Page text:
Growing up in a small, Southern, cotton mill town in the 1950’s, our mother provided as best she could, but money was scarce for the necessities, much less for a luxury like a car. As I remember, we either walked, rode the infrequent bus, or asked someone for a ride in their car to our destination. Of these, the most used mode of transportation was walking. We walked to school, to town, to church, to work, to most places or occasions. Walking for my siblings, mother, and me was our normal. As teenagers, most of us walked. Many days after school, I would walk a female classmate who lived near me to her home because in those days parents did not pick-up their children, and I was in awe of her. Also, the world was safe for us to walk. In college I tired of hitchhiking, and I purchased a fine, two-tone green, 1955 Ford. Walking as a means of getting somewhere, even over a short distance, stopped. As a college student my life horizons expanded, and the Ford and I shared many trips and experiences. To lose the verb form of walking was not a necessity, but it made life certainly more convenient. However, as I age, I regret having lost its verb and noun forms in my life.
As a young father, I would go walking or take a walk with my young children. In this way, we would traverse the block or street and see what we could see. We explored. We rambled. We brought home treasures. But that was all. I drove a car to work, shopping, church, or wherever. If I did not drive a car, I rode in one. No more walking to and from the movie theatre or stores or church. It was outdated.
This brings me to the story of Cleopas and Mary in Luke 24 and what occurs during their walk to Emmaus, a village about seven miles from Jerusalem. This is a beautiful story of Jesus revealing Himself to two disciples as they walk. A Christian couple, Mary and Cleopas were likely discussing the news of the risen Lord and are not surprised to be joined by another traveler. They are shocked, however, (v.18) that their companion is not aware of the news from Jerusalem “in these days.” So much of the Bible happens as people are walking, and I don’t think that is unusual for the time: a stranger joining you as you walked along a desert road would not be as shocking as the appearance of a stranger suddenly sitting in your SUV as you speed along I-77. Walking with her husband, Mary had time to think and talk with him about the recent events, and when our Lord began with Moses to teach Mary and Cleopas, he had their attention because they were walking, not speeding down the road. They could, and did, engage in conversation by listening to and talking with each other as they walked.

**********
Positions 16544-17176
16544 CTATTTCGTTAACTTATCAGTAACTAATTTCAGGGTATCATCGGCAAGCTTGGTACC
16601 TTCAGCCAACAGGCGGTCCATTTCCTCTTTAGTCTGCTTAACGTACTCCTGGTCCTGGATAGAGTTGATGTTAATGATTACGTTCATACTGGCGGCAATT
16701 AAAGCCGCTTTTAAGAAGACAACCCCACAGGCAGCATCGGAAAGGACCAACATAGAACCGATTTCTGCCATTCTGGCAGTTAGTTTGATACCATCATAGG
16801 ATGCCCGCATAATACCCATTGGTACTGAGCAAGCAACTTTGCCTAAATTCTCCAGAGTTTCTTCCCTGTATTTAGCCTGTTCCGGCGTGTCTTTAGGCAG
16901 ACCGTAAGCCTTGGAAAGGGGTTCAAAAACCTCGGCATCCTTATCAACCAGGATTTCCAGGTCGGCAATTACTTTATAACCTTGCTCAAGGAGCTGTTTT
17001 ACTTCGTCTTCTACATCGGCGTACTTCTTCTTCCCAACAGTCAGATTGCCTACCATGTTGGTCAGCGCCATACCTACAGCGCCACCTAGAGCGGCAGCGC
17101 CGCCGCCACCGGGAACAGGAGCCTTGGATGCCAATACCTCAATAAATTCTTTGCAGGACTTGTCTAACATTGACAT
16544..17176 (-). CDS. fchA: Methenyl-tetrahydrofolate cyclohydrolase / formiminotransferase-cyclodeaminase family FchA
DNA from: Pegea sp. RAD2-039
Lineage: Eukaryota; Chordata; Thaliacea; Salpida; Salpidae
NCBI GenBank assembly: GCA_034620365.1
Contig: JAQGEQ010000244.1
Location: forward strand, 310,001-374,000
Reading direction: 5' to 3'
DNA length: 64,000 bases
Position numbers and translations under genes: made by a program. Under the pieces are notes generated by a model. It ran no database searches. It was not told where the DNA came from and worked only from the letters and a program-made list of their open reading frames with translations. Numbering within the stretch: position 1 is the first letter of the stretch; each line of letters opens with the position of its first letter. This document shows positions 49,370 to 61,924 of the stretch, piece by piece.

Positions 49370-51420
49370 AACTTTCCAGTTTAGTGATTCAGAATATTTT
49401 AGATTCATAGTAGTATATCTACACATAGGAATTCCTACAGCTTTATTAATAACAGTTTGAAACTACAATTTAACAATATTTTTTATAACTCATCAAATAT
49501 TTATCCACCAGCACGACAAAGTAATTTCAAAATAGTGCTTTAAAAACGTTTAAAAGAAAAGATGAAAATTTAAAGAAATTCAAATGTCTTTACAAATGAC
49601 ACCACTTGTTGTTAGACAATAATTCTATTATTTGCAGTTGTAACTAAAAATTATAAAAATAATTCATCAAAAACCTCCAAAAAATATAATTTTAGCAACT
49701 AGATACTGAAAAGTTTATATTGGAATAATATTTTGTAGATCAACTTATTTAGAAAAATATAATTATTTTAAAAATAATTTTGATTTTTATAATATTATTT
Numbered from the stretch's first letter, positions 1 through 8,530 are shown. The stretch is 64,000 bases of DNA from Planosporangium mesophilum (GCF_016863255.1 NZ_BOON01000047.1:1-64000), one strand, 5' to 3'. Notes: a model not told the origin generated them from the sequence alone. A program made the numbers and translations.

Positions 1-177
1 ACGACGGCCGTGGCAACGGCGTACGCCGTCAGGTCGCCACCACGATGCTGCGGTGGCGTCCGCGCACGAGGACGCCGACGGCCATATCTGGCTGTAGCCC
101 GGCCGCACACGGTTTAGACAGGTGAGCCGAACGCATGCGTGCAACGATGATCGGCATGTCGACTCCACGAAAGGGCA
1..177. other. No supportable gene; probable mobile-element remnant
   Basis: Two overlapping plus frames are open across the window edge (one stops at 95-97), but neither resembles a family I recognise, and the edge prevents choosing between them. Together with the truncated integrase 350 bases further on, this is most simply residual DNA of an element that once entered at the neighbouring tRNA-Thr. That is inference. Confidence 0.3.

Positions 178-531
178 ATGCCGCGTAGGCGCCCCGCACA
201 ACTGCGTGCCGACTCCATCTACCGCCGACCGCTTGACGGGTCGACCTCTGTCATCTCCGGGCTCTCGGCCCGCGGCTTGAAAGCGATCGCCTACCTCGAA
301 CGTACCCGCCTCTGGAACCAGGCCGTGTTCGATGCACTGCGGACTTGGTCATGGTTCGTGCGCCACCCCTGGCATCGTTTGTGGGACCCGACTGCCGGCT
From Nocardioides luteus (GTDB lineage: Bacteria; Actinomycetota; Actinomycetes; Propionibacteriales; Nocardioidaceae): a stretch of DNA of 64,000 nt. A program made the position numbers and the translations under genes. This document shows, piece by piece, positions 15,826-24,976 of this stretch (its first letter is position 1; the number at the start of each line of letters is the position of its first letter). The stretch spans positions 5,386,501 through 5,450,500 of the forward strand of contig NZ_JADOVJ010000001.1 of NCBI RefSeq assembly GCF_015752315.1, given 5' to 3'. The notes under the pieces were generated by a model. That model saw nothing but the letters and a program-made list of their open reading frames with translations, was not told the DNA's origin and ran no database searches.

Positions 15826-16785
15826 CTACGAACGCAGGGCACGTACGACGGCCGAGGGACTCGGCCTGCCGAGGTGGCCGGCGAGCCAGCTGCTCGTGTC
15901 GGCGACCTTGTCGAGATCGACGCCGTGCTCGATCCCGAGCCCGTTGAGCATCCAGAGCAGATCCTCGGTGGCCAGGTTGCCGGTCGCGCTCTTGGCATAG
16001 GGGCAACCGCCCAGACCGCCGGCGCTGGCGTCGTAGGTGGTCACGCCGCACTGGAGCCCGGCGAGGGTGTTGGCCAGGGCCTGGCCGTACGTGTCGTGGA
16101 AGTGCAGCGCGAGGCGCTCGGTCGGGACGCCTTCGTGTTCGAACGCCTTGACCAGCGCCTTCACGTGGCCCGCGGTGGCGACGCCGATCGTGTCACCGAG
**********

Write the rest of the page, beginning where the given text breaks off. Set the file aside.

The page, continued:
In his sermon today, our Pastor told how, as a seminary student, a teacher would say to him at times, “Come on, take a walk with me.” He told how that would sometimes frighten him because he could sense a mild reprimand coming, but at times he would be affirmed for doing something well. His point was that “a walk” was used as a place and time to have a conversation about something important with one of his teachers.
Our culture is not like that of the 1st century. We have created an infrastructure that is designed for mobility and speed. That is as it is, and we will not go backward. However, could we not all take some time each day to walk along a paved path or quiet road or even in a mall. Walk. Slow down. Even talk with a friend as you walk or greet strangers you meet. Look for some treasure on the side of the road. Who knows, you may be joined by another sojourner who has news for you.